It is of utmost importance to note that Cassian “positions his analyses of grace and free will within his discussions of chastity.” [20]   The crucial issue for him was the empowerment for the pursuit of holiness.  So great was his concern for chastity, in fact, that earlier in his life Cassian gave up the solitary life of an Anchorite monk in Egypt for that of a Coenobite in community with other monks, “in order that he might have the opportunity of practicing the virtues of obedience and subjection, which seemed out of the reach of the solitary.” [21] Quite unlike Pelagius, however, Cassian insisted that divine grace was absolutely necessary for spiritual progress.  “How foolish and wicked then it is to attribute any good action to our own diligence and not to God’s grace and assistance, is clearly shown by the Lord’s saying, which lays down that no one can show forth the fruits of the Spirit without His inspiration and co-operation.” [22]   Instead, he sought some middle ground of cooperation between man’s willful initiative and God’s enabling grace (libero arbitrio semper co-operatur).
               In order to maintain his position that man must be capable of some motion toward God, he proposed that the will was not dead in sin.  Instead, the free will was only severely weakened (infirmitas liberi arbitrii) as a result of the fall.  Man was indeed capable of generating a small spark of initiative toward the good by the power of his own will, which must be then strengthened and aided by God to produce any actual good.  Having a decidedly Eastern anthropology, it is understandable that Cassian would be more open to “natural possibility” than the Western Augustine. [23] Strangely enough, Cassian saw examples in Scripture of both monergistic (i.e. Matthew and Paul) and synergistic (i.e. Zacchaeus) beginnings of faith without any apparent difficulty.  This is interesting, since, as R. C. Sproul observes, “The difference between Augustine and Cassian is the difference between monergism and synergism at the beginning of salvation.” [24]   Nevertheless, Cassian was able to write, “when He sees in us some beginnings of a good will, He at once enlightens it and strengthens it and urges it on towards salvation, increasing that which He Himself implanted or which He sees to have arisen from our own efforts.” [25]   This kind of assertion is common in his Conferences, and betrays his lack of understanding, at some level, of the issues at hand.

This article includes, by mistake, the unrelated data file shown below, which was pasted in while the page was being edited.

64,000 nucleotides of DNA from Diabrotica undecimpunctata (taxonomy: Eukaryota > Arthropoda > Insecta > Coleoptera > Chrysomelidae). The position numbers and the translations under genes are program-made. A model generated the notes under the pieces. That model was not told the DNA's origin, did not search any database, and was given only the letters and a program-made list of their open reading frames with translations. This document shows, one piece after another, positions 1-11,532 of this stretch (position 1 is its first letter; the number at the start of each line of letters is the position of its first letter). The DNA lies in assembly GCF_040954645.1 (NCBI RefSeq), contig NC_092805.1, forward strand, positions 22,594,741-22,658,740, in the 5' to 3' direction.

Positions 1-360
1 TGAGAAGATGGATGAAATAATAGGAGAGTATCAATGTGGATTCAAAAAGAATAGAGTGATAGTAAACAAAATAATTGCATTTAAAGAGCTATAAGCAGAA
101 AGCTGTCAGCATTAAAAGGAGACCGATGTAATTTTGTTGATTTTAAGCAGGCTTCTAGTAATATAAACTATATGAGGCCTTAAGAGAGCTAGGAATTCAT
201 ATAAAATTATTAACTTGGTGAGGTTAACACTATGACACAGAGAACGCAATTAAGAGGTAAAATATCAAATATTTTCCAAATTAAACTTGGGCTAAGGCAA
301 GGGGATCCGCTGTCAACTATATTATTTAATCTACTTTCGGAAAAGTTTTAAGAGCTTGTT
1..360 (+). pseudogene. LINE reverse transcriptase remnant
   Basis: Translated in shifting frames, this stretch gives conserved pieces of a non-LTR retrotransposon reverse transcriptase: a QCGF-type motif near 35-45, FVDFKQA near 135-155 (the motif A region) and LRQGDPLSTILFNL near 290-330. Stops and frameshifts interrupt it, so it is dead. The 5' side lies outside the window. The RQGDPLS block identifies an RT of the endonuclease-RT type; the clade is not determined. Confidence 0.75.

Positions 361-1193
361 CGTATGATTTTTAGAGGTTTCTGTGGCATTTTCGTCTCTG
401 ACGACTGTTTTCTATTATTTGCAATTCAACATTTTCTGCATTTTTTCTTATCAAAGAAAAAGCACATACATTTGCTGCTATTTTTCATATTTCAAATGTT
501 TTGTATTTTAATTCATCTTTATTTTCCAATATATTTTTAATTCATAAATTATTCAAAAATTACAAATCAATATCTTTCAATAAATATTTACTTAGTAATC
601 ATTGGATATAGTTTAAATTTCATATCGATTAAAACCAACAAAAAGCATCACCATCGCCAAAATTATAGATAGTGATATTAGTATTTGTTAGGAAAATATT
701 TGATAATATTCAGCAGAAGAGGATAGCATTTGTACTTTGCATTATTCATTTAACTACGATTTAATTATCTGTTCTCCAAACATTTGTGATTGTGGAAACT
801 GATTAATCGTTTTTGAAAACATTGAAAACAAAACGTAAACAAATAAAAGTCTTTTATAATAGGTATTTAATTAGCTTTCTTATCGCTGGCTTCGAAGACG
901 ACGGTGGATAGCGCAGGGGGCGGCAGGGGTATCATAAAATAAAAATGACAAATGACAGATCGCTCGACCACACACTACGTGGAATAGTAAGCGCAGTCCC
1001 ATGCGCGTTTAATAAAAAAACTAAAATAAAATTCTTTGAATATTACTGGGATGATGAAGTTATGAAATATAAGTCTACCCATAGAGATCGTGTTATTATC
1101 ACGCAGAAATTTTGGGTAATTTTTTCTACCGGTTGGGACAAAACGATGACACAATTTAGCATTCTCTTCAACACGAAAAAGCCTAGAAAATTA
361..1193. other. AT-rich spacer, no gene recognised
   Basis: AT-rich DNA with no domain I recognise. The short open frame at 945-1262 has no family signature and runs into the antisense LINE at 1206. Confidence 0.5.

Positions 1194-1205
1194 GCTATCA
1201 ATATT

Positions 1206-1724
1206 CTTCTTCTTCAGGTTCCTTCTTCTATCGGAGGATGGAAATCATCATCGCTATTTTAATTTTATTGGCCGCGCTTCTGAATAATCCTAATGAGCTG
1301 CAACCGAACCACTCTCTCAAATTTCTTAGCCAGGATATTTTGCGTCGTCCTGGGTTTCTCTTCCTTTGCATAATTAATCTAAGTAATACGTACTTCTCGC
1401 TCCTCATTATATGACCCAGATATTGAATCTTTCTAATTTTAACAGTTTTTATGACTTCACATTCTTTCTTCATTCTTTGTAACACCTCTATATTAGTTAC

Second, and to a lesser degree, Cassian was concerned that the Augustinian view of particular (electing) grace stood in blatant opposition to the “clear” biblical truth of the universal availability of salvation. [26]   He saw God’s love being extended to all in the universal offering of salvation, and could not stand the idea that God’s love would be so arbitrarily selective.  “For if He willeth not that one of His little ones should perish, how can we imagine without grievous blasphemy that He does not generally will all men, but only some instead of all to be saved?” [27]  
As a result, Cassian’s theology of God’s love required something of a fair chance for all people.  If God really loved people (in the way Cassian thought), He would not permit the unfairness of a completely disabled will while demanding moral perfection.  So original sin could not really have had the effect that Augustine claimed.
Concordantly, prevenient grace would really be quite unnecessary, if people had the ability to initiate their own faith.  And if prevenient grace were not a reality, then neither would be an Augustinian understanding of predestination.  If people could really turn themselves toward God by their own will (as they must be able to do, if God is really fair and wants all to be saved), then God would only have to see (or foresee) who would create in themselves the spark of faith, and predestine them to eternal life on that basis.


Cassian’s ‘Solution’ Refuted